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Trauma and Human Existence: Autobiographical, Psychoanalytic, and Philosophical Reflections
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Trauma and Human Existence: Autobiographical, Psychoanalytic, and Philosophical Reflections

4.17  ·  Rating details ·  54 Ratings  ·  6 Reviews
Trauma and Human Existence effectively interweaves two themes central to emotional trauma - the first pertains to the contextuality of emotional life in general, and of the experience of emotional trauma in particular, and the second pertains to the recognition that the possibility of emotional trauma is built into the basic constitution of human existence.

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Paperback, 62 pages
Published June 27th 2007 by Routledge (first published January 1st 2007)
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Andrew Tibbetts
Jul 16, 2007 rated it liked it
Recommends it for: anyone interested in psychotherapy
Shelves: psychotherapy
I am leaning more and more in my way of thinking about therapy in the direction of the Intersubjective school, of which Stolorow is a founding father. I wish he were a better writer. I wish any of the psychotherapists I admire were better writers. (Yalom is good and of course Freud is actually quite great, but the recent crew are caught up in the academic fascination with jargon and tortured syntax.) The ideas in this slim volume are very evocative however. This is Stolorow at his most personal, ...more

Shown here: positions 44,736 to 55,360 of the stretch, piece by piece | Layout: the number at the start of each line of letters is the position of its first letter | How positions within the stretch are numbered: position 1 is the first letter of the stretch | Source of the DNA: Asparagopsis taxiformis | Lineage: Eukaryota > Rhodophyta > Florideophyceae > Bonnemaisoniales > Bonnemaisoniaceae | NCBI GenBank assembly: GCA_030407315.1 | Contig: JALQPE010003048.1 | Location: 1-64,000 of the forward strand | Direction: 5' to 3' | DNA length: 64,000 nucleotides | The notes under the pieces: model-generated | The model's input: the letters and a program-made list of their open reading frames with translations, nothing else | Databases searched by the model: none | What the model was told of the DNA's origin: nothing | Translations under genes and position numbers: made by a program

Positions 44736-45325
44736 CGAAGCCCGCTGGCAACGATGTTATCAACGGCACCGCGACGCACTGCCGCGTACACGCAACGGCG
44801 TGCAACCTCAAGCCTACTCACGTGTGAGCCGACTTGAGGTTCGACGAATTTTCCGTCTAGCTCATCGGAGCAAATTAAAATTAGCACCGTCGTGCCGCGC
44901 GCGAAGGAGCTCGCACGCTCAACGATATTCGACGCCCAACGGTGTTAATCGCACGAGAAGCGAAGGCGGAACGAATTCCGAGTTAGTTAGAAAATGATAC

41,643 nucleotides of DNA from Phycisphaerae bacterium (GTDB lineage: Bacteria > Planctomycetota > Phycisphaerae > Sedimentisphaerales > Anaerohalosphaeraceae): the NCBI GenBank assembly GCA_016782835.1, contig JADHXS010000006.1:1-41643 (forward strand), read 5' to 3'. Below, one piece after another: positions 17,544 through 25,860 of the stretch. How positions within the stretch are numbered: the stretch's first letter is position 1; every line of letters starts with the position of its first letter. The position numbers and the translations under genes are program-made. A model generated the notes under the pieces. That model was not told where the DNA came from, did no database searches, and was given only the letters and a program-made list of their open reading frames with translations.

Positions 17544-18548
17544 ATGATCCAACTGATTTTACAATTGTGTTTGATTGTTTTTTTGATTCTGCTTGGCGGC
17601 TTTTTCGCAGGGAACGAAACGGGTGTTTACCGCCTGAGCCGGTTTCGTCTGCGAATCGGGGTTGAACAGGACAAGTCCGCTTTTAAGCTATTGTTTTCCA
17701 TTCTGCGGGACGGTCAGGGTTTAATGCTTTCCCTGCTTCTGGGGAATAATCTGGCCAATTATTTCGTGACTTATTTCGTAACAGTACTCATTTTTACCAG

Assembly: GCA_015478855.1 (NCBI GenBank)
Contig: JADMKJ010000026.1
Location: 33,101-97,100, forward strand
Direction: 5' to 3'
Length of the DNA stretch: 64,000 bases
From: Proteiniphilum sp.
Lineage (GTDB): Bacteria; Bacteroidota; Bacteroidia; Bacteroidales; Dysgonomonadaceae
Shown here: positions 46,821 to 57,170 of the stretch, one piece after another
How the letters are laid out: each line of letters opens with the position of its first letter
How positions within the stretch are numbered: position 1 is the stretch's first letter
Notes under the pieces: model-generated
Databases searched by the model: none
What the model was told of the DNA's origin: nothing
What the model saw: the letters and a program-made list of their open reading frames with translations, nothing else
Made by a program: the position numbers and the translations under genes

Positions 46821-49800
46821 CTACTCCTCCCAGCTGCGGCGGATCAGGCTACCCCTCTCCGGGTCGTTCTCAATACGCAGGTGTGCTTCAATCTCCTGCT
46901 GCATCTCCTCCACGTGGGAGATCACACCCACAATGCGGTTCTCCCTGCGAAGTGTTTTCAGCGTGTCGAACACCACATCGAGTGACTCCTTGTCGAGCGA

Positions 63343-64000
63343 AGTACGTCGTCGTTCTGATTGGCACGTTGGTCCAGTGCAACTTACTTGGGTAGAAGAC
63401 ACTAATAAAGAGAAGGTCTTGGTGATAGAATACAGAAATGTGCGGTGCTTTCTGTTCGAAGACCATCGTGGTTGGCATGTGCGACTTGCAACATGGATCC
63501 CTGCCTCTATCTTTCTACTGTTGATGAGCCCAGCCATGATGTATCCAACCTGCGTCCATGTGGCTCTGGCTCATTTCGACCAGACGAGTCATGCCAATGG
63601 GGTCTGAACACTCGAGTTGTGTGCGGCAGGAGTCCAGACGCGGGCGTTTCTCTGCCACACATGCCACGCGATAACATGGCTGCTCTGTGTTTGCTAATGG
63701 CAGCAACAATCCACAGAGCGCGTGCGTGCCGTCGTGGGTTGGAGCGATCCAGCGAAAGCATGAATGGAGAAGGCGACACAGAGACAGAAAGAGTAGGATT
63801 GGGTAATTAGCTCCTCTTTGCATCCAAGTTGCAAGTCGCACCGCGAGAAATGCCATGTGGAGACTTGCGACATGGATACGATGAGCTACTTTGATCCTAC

Julie
Nov 05, 2017 rated it liked it
a brief albeit dense discussion bridging trauma's mechanics with early 20th century philosopher, Martin Heidegger. the extra icing on the cake is Stolorow's own experience of suddenly loosing his wife to lung cancer. I read this book to learn how trauma works psychologically, not how trauma relates to Heidegger so I found the sections linking trauma to Heidegger's authentic and inauthentic self, anxiety and "Dasein" very hard to follow, especially when I have never read any of Heidegger's work. ...more
Sarah
May 26, 2011 rated it liked it
So the good and the bad is that this is an incredibly short book.

This is good because a little less than half of it is either an amateur analysis of Heidegger or Stolorow quoting himself from other books or actually quoting himself from earlier places in the book (which is only fifty pages, mind you). The good is also that Stolorow does make a decent attempt at integrating philosophical and psychoanalytical thought into a coherent explanatory structure. His analysis of trauma and its role in de
...more
Jennifer
Oct 21, 2014 rated it really liked it
Good read, a little wordy. I found it hard to read through some of the many subject matter specific words. But it gave voice and credence to my experience with trauma and insight into topics I would prefer to research. Also great read if you are invalidating someone with a traumatic history or unsure of how to deal with others or your own children.
Matt
Mar 07, 2012 rated it really liked it
I liked this book a lot. It's very brief though, but it provides an excellent primer of Heidegger and also discusses the integration of interusbjective theory and a more existential mindset. Overall well worth the quick read.
IAO131
Apr 17, 2014 rated it really liked it
Shelves: psychology
A very short piece on trauma, giving a new perspective on it. It involves an existential approach to trauma where it is seen as woven into the fabric of being human. Interesting new perspectives and ways to think about trauma; warning: there is Heidegger (and therefore many hyphenated terms).
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